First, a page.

How is the theme of disillusionment with revolutionary ideology discussed in the novel?
When the novel starts out the characters are still able to discuss political philosophies with one another. When the revolution begins however and the state enacts a pogrom against anyone who spoke against the state the characters in the novel stop discussing these matters altogether, fearing reprisal from the government. The titular Dr. Zhivago is of course the primary lens through which this theme is tackled and serves as the in-novel mouthpiece for the author’s sentiments against the revolutionary ideology. Dr. Zhivago is a staunch individualist who is very critical of the thoughtlessness of the communist propaganda and he grows increasingly more frustrated with the complicity of his so-called friends that begin to buy into the revolutionary philosophy. As the novel progresses he begins to deteriorate mentally and physically as he witnesses the social decay spurred on by the socialist conditioning fed to the masses by the communist government.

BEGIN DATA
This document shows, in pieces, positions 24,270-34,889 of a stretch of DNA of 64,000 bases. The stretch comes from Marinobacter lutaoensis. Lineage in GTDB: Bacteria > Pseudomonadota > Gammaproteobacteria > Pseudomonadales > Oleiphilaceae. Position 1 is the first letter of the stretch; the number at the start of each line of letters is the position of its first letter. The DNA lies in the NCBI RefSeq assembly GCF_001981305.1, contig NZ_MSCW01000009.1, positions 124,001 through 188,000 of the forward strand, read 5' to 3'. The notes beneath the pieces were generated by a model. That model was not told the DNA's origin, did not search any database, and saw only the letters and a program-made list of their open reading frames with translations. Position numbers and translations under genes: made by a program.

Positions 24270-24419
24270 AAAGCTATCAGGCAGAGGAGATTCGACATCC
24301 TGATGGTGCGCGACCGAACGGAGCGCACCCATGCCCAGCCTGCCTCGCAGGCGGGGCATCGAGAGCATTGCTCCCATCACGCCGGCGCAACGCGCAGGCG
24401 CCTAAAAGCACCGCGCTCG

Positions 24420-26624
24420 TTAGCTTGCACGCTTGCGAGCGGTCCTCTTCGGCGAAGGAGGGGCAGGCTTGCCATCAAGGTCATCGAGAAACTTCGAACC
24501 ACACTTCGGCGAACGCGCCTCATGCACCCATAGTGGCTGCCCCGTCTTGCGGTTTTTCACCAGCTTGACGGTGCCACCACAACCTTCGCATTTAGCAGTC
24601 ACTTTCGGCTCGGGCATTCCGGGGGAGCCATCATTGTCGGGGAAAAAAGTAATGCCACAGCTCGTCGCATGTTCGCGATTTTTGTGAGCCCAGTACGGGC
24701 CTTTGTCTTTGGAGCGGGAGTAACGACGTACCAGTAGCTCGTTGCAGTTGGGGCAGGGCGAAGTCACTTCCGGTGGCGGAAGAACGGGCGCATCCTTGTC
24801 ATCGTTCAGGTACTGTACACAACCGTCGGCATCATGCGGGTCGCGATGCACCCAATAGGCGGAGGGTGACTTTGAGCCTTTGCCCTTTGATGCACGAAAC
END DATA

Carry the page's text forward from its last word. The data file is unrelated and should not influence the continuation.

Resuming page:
What does the railway symbolize in the novel?
The railway system is the embodiment of the cold, callous disregard for human life of the revolutionary government. It is a hard, lifeless construct of stone, metal, and wood built with great difficulty and from the suffering of many people. The railway is also a venue where many tragic deaths occur, typically as an act of protest or as an act of utter defeat. Yuri Andreyevich Zhivago, greatly depressed by his financial ruin, commits suicide on the railway tracks. Marfa Tiversina’s husband also meets a brutal end on the railways when he is burned alive.
Is the novel critical of Christianity? Support your answer.
There is a duality in the novel’s opinion on organized religion, specifically Christianity. The author acknowledges the rich contributions of Christianity upon the history and subsequent development of Russia as a nation. Conversely, it also acknowledges that abuses have occurred in the past and it has been used as a tool to oppress the masses. When the Communist party came into power one of the first things they worked to suppress was religion because they espoused the Marxist belief that it was just a tool for pacification.
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